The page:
The first component out is the enormous dual-fan cooler. Looks like Apple sacrificed the 5K's full-size desktop hard drive (not that you'd want that in a pro machine) to make some room here. Also sacrificed to the cooling gods: the external RAM access hatch. Sad face.
  • The first component out is the enormous dual-fan cooler.

  • Looks like Apple sacrificed the 5K's full-size desktop hard drive (not that you'd want that in a pro machine) to make some room here.

  • Also sacrificed to the cooling gods: the external RAM access hatch. Sad face.

  • In exchange, we get a big rear vent and an 80% increase in cooling capacity.

Compared to a Tower-Workstation the cooling solution is tiny for a 120-140 W TDP Xeon and a 175W Vega 56 PRO ?!

Animarkzero ‍ ‎‎ - Reply

AirPort card functions are consolidated onto the main board—for some unknown reason, Apple ditched the modularity from the 5K model. But we did pick up this funky new retaining clip for the coax cables. The power supply connects to the logic board by way of not one, not two, but four shiny terminals secured with Torx screws. This design is much closer to what we saw on the 2013 Mac Pro than the plasticky connectors we're used to ripping out of the iMac 5K.
  • AirPort card functions are consolidated onto the main board—for some unknown reason, Apple ditched the modularity from the 5K model. But we did pick up this funky new retaining clip for the coax cables.

  • The power supply connects to the logic board by way of not one, not two, but four shiny terminals secured with Torx screws.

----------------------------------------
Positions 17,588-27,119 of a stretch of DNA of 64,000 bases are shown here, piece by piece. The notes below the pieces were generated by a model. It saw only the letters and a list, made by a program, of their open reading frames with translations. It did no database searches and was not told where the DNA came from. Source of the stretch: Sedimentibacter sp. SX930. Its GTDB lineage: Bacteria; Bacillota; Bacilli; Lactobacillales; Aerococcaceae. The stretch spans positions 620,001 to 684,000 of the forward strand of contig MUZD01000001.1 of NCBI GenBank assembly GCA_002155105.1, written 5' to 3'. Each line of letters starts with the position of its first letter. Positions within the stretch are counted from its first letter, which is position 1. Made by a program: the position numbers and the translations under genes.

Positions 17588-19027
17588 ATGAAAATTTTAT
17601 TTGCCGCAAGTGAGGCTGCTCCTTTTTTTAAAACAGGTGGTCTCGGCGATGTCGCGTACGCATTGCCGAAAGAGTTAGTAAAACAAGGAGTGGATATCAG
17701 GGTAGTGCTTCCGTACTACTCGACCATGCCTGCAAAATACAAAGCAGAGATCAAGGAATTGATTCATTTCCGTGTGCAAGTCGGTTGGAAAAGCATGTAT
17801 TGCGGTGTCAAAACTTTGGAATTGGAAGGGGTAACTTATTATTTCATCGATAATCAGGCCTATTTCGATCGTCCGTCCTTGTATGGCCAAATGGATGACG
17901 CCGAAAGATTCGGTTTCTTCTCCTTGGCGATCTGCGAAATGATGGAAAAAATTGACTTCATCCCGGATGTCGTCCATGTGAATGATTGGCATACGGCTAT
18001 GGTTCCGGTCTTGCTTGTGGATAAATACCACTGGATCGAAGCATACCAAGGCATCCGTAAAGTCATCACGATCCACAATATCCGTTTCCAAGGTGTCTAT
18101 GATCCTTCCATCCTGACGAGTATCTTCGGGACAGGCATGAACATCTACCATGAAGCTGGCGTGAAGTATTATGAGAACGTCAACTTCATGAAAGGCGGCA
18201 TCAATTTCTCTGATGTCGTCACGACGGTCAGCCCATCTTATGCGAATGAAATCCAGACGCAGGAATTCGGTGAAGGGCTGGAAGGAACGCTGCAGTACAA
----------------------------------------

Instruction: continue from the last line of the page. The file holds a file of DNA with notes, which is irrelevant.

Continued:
• This design is much closer to what we saw on the 2013 Mac Pro than the plasticky connectors we're used to ripping out of the iMac 5K.

    • It also makes accessing logic board components (apart from the RAM of course) much, much easier. With the power supply tucked back into the rear shell, we can remove the board right away. Let's do that!

At least the coax connectors won’t pop off ;-} Not that they tended to do so this is over kill.

Dan - Reply

@sam - Could use a second image showing the other two PS connections to the logic board.

Dan - Reply

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With the board out, the first order of business is inspecting the RAM. There's no way around it: getting here was a major undertaking compared with the dead-simple RAM access hatch on the back of all previous 27" iMacs. That said,  we have a spot of good news: these are standard 288-pin DDR4 ECC RAM sticks, with standard chips on board:
  • With the board out, the first order of business is inspecting the RAM.

  • There's no way around it: getting here was a major undertaking compared with the dead-simple RAM access hatch on the back of all previous 27" iMacs.

  • That said, we have a spot of good news: these are standard 288-pin DDR4 ECC RAM sticks, with standard chips on board:

  • We waste no time in testing a little upgrade: How does four 32 GB modules for a "Maxxed" total of 128 GB sound?

  • After speedily reassembling everything, we're pleased to report that the result is epic. If you want to try it at home, pick up a Memory Maxxer RAM Upgrade kit.

Any idea what the far right RAM module black label (shield) is for? It doesn’t look like it offers much as its not tied to chassis ground.

Dan - Reply

Heatpipes are on TOP! of thermal block? Half the pipe is cooling the air instead of the processor?!

Are Apple Engineers mildly stupid or did they have other problems or was this the cheapest solution?

If you take a look at any good custom CPU-cooler the heat-pipes are touching the Heatspreader directly for a reason.

Animarkzero ‍ ‎‎ - Reply

Back to the business of taking things apart: next up are these twin SSDs. Under a couple stickers we find some Torx screws. Off they go! Each blade is designated Apple EMC 3197, model 656-0061A.
  • Back to the business of taking things apart: next up are these twin SSDs.

  • Under a couple stickers we find some Torx screws. Off they go!

  • Each blade is designated Apple EMC 3197, model 656-0061A.

  • Popping the shields off, we encounter some chips: